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Sen. Tom Davis, R-Va., at the podium, and Rep. Pete Hoekstra, R-Mich., in August completed a three-day tour of Iraq in which they visited Baghdad, Tikrit, Kirkuk and Mosul. Seeing the mass graves, or "killing fields," as Davis called them, was the most startling part of the trip for Davis.

Sen. Tom Davis, R-Va., at the podium, and Rep. Pete Hoekstra, R-Mich., in August completed a three-day tour of Iraq in which they visited Baghdad, Tikrit, Kirkuk and Mosul. Seeing the mass graves, or "killing fields," as Davis called them, was the most startling part of the trip for Davis. (Sandra Jontz / S&S)

ARLINGTON, Va. — While the United States should appeal for and accept any military help offered by the United Nations to share force and a presence in Iraq, the U.S. military should not give up its operational lead in the rebuilding and security of the nation, said two congressmen following meetings Thursday with defense officials.

“We need to bring the U.N. into this,” Rep. Tom Davis, R-Va., said Thursday during a Pentagon press briefing.

The topic of a resolution seeking U.N.-sanctioned military force is hot now for the Bush administration.

“I met with [Iraqi] leaders who want the United States to lead, though the U.N. is welcomed,” Davis said. “The anxiety on their part is that we would lose control.”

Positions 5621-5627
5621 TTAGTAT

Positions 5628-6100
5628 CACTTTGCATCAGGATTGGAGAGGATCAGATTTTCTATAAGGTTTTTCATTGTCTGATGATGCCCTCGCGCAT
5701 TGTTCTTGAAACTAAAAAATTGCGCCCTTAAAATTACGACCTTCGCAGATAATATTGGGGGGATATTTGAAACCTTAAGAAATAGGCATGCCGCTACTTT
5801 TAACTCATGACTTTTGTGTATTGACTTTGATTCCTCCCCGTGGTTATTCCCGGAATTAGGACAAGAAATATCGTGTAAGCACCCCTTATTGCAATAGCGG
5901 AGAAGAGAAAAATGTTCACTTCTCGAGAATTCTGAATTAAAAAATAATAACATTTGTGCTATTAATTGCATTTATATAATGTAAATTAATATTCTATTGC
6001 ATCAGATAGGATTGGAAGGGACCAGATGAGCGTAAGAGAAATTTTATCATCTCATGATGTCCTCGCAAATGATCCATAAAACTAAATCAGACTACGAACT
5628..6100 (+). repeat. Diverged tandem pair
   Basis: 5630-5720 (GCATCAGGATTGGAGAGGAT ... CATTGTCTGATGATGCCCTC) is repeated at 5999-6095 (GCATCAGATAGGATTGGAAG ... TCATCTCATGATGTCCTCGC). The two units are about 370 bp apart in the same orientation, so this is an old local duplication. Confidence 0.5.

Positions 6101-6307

Rep. Pete Hoekstra, R-Mich., echoed the opinion, saying the United Nations should not have operational control.

The pair was part of a four-person, bipartisan congressional delegation which spent three days in Iraq in mid-August, visiting the cities of Baghdad, Tikrit, Kirkuk and Mosul.

The responsibility to rebuild Iraq is a worldwide one to be shared by all nations, Davis said.

“I think it’s an international responsibility,” Davis said. “The world looked away for 30 years … from the shootings, murder, tortures, gassings. It’s not our sole responsibility.”

And, if the Pentagon were to ask Congress for an extra $60 billion to $70 billion, an anticipated amount reported Thursday by news agencies, in a supplemental bill to fund the mounting costs surrounding operations in Iraq, Davis said he foresees fellow lawmakers passing such a bill.

“I think it would pass, as long as it was clean and they don’t [mess] it up with a lot of add-ons,” Davis said.

“We are committed to what we are doing,” Davis said. “We have to be. To pull out would have lasting consequences that would be felt by the planet for generations.”

On the House side, Hoekstra said a Defense Department request for more money likely would be approved, after careful review by lawmakers, in order to let the U.S. military and government continue with efforts to rebuild the nation.

“A pullout is not an option. Doing it cheap is not an option,” Hoekstra said. “And now is not the time to do it half-hearted.”


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